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As a human centred design firm, the physical space we operate within is important to the work we do. Our offices in South Melbourne have been designed to cater for the variety of different needs we have. We need space to talk to our customers about their needs and problems, undertake research, observe and interview users and design solutions.
Our viewing room and meeting space where we hold co-design workshops and design sprints.
How did we achieve this?
Shout wanted to be confident that the device could be used intuitively by volunteers to collect donations, and that people could make donations with confidence.
Our office is spread over three levels. The first floor, we have our meeting space, a room full of light that has the capacity to hold 12 comfortably. We use this floor to host workshops and design sprints, and so it contains all the technology required to facilitate these sessions. This space also works as the viewing room for usability testing and co-design workshops, with screens and audio providing our clients a clear view into sessions being performed in our testing lab. Our experience of small dark viewing rooms more conducive to sleep than working was solved. We created a bright, air-filled room in which whole teams can watch sessions together, capture insights, collaborate on the findings, have robust discussions and outline potential solutions.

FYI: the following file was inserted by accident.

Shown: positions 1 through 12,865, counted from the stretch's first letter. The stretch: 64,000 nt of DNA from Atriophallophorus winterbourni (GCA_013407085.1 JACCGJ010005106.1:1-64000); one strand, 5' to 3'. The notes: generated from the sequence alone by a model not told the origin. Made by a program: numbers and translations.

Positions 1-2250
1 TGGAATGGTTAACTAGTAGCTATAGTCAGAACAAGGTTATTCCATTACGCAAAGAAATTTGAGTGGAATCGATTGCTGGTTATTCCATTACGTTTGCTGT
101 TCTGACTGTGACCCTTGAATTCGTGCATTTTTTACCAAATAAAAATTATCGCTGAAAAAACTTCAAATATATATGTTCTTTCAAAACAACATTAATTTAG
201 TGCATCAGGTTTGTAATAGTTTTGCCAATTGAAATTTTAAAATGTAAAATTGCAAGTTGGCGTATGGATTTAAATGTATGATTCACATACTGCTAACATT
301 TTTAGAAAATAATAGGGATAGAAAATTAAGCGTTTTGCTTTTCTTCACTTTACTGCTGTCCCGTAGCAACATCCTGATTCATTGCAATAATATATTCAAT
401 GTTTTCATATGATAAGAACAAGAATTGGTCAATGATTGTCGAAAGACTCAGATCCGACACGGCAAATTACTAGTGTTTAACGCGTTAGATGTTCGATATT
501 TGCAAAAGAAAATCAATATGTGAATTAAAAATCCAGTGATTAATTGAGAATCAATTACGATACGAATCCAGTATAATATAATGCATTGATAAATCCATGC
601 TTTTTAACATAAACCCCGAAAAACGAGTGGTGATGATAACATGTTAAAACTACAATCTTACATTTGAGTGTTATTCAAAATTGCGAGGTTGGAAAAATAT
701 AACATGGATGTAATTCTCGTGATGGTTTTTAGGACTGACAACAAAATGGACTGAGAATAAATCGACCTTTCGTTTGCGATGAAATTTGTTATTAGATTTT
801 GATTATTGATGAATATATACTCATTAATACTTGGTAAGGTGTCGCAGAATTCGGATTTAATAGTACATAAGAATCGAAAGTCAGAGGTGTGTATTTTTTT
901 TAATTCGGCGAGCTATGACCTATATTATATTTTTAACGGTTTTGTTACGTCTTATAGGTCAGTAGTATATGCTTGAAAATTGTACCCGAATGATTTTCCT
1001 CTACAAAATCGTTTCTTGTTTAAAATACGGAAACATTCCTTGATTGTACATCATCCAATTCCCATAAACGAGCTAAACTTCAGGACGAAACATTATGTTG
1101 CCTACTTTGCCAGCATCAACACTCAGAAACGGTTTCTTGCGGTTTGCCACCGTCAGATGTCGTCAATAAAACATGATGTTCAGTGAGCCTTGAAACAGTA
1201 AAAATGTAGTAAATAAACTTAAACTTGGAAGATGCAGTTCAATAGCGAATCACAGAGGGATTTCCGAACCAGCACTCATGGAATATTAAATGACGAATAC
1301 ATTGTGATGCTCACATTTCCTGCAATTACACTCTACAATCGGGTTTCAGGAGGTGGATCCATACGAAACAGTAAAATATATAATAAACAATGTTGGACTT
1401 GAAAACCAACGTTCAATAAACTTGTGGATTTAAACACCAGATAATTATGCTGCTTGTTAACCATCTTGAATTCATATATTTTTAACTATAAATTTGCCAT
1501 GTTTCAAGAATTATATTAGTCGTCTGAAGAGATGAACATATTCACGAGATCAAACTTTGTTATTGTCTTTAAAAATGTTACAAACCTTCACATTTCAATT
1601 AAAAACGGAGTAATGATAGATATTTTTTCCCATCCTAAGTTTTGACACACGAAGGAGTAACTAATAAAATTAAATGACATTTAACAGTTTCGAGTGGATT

Testing a concept in the context of its intended use provides valuable insights that are hard to reveal in a lab environment.
Lab-based testing was followed by contextual research, where charity volunteers used the BladePay™ device to take donations from the public in the Melbourne CBD.
By observing public interaction with the device in context, we were able to understand acceptance of the broader concept of donating with a card ‘in the wild’.